Social networks were how student, parents and faculty communicated with each other during the tragic Virginia Tech Massacre, where an active shooter shot and killed 32 people and wounded 17 others on April 16, 2007.
Social media usage during the Virginia Tech Massacre is the topic of this discussion with University of Colorado at Boulder researcher Leysia Palen, who’s research examines features of computer-mediated communication and information sharing activity during and after the April 16, 2007.
The discussion explores how the crisis at Virginia Tech caused members of the public to problem solve collectively via social networks.
She also consider consequences that social networking has crisis communications, emergency response and implications for methods of facilitating communications during a shooting.
Crisis communications used to be the handled exclusively through official channels like press releases, spokespeople and media relations.
But today, through the power of socially distributed problem-solving, a first draft of history more nuanced and accurate than ever before is emerging from social media, and increasingly, people are turning to unofficial sources first, particularly in times of crisis.
She shared what she learned about social media usage during a crisis, assessing the credibility of citizen journalism and the dependability of user generated media during a crisis, and how organizations might align with unofficial back channels in the future.
Social Networking during the Virginia Tech Massacre
2:56 – Social media crisis communications researcher Leysia Palen, an assistant professor of the Department of Computer Science at the College of Engineering and Applied Science at the University of Colorado at Boulder and lab director of her research group, which focuses its research on social media crisis communications, shares her social science perspective on the differences between crisis, disaster, and emergency.
6:02 – Social media crisis communications researcher Researcher Leysia Palen on how accurate social media research is conducted, on the potential problems in social media crisis communications research, and on how these potential problems in social media communications research are tackled.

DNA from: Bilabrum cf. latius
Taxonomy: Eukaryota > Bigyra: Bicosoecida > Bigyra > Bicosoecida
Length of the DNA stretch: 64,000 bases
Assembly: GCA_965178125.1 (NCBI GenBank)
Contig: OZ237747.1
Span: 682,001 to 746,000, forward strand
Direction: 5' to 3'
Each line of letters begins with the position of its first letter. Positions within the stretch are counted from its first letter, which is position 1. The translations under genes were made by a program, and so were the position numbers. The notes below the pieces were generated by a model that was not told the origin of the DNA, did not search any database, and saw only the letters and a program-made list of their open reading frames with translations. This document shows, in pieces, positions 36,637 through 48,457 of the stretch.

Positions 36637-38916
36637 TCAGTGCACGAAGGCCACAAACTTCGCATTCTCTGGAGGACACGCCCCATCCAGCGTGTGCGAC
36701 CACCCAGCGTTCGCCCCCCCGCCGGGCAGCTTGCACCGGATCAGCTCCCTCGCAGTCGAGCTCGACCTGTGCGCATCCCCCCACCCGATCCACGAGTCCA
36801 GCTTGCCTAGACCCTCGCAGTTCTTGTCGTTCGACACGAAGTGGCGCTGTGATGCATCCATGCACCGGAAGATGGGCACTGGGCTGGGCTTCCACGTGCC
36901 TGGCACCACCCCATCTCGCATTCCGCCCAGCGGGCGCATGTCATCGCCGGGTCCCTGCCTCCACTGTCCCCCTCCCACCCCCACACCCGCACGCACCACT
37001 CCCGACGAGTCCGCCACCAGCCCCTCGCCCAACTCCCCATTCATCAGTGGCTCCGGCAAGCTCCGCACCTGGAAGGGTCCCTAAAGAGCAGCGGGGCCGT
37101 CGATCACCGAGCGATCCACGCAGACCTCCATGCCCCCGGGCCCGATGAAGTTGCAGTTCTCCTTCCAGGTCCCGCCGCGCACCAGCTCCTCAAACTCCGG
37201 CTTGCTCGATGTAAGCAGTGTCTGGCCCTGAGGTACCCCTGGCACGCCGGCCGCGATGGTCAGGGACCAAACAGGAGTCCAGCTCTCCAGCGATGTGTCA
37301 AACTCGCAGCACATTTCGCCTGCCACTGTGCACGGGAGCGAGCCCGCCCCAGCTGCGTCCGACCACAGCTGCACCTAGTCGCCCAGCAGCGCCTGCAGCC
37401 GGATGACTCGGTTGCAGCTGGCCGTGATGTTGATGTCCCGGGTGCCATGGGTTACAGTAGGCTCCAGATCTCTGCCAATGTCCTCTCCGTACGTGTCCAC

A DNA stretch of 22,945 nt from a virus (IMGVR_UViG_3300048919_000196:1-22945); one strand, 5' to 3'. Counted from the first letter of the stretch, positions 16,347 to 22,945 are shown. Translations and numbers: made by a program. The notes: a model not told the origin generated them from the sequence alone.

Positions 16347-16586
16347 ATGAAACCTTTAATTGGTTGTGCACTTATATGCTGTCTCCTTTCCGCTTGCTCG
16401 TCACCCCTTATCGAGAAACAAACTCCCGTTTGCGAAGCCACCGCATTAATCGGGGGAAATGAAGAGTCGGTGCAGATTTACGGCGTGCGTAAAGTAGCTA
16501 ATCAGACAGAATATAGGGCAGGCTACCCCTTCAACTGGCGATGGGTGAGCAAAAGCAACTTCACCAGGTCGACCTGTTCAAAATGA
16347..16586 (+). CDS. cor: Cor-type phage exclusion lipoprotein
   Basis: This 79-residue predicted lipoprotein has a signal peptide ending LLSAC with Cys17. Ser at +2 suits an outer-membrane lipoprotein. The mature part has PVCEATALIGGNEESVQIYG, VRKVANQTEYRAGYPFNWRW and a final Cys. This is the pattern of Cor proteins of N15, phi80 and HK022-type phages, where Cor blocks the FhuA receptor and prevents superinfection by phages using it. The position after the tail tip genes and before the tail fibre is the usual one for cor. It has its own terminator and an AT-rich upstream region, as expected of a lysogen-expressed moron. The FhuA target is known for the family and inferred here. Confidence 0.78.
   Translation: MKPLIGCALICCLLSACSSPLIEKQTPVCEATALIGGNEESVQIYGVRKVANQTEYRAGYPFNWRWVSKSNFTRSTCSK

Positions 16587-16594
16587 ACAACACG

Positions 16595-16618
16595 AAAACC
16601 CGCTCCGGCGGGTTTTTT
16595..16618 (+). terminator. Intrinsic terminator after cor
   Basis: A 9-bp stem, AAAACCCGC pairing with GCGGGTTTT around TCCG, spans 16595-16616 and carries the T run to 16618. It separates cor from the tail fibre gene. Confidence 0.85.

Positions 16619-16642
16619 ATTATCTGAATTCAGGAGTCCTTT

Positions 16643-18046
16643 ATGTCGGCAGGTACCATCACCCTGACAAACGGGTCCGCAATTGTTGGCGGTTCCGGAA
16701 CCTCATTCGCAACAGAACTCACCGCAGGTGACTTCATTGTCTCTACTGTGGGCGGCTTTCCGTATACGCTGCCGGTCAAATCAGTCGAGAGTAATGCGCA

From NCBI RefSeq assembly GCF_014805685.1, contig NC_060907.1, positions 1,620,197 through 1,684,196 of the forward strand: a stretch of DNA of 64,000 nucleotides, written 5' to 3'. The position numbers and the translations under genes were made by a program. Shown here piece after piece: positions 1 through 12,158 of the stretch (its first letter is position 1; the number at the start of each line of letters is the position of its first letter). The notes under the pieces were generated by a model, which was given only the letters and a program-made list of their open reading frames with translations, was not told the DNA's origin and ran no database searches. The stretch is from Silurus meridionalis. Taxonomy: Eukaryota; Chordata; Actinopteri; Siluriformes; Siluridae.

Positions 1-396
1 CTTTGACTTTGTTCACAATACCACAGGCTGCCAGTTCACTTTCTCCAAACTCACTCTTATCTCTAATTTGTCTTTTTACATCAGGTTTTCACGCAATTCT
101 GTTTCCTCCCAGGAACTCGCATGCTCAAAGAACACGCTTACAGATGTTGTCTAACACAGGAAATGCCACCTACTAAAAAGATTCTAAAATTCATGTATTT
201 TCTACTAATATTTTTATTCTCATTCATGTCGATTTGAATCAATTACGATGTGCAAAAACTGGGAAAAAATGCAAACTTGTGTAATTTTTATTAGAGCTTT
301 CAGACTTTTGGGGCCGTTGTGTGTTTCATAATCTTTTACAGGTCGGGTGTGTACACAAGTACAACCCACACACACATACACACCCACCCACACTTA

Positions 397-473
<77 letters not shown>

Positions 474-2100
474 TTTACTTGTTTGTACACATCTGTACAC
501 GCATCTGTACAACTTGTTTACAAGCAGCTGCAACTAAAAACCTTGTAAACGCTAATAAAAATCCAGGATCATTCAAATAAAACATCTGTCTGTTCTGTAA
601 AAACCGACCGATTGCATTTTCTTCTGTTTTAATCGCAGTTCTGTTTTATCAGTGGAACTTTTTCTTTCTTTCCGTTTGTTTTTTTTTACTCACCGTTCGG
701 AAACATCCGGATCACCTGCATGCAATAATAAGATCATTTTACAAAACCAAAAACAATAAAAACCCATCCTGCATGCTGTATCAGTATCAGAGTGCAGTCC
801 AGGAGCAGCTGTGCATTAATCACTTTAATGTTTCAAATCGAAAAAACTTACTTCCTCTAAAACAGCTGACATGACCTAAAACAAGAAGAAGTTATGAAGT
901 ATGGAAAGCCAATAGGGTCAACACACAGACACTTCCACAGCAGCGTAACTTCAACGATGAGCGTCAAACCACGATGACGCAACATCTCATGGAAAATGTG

7:55 – Social media crisis communications researcher Leysia Palen shares her experience on the use of software tools for measuring conversations. She shares her knowledge on what tools are most useful and productive and what tools are being built.
9:58 – Social media crisis communications researcher Researcher Leysia Palen gives her insight on which of the readily available tools like Google are the quickest in indexing and delivering the most useful information during times of crisis.
12:37 – Eric Schwartzman comments about social media crisis communications researcher Leysia Palen’s report, “Crisis in a Networked World: Features of Computer-Mediated Communication in the April 16, 2007, Virginia Tech Event,” published by the Social Science Computer Review.
13:13 – Social media crisis communications researcher Leysia Palen shares crisis communications and emergency management advice on how to incorporate social media into how they manage emergencies.
15:45 – Social media crisis communications researcher Leysia Palen on what she learned about how people used social media during the Virginia Tech tragedy, on what she found surprising, on what the event shows from a social media emergency management point of view.
She refers to the ethnographic work of one of her graduate students, Sarah Veiweg.
20:24 – Social media crisis communications researcher Leysia Palen on whether she thinks distributed problem solving is more reliable than top-down, commander control style problem solving during the inventory stage of a crisis. She talks about the difference between a disaster and an emergency.
22:42 – Social media crisis communications researcher Leysia Palen on how most Virginia Tech students were made aware of the shootings.
23:24 – Social media crisis communications researcher Leysia Palen on what students did once they were informed of the shootings, on Virginia Tech’s crisis communications throughout the day.
She talks about how social media communications and online social networking sites were used for student-to-student communication and discovery of information throughout the day.
25:28 – Social media crisis communications researcher Palen on emergency management. She talks about backchanneling communications and the importance of frequent updates.
27:47 – Social media crisis communications researcher Leysia Palen on accuracy of information, on why we have to be critical consumers of information we receive, on making decisions with the information we are given, and on whether to trust pieces of information under uncertain situations.
29:56 – Social media crisis communications researcher Leysia Palen talks about whether or not a website is important for organizational communicators as source of crisis communications. She talks about whether or not she would advise that most websites be mobile-friendly as well
31:25 – Social media crisis communications researcher Leysia Palen on whether she thinks the violent nature of the Virginia Tech tragedy and helplessness of the victims is what compelled so many volunteers to accurately self-police their list-building activities. She talks about whether or not she thinks there would be a same level of accuracy in a political crisis.
34:45 – Social media crisis communications researcher Leysia Palen on what she thinks about timelines and visualizations of data and why their impact is appreciated. She refers to the research work of another one of her graduate students, Sophia Liu.
36:50 – Social media crisis communications researcher Leysia Palen on what type of policy changes she hopes her social media communications research on the use of social media during crisis will prompt.
39:04 – End.
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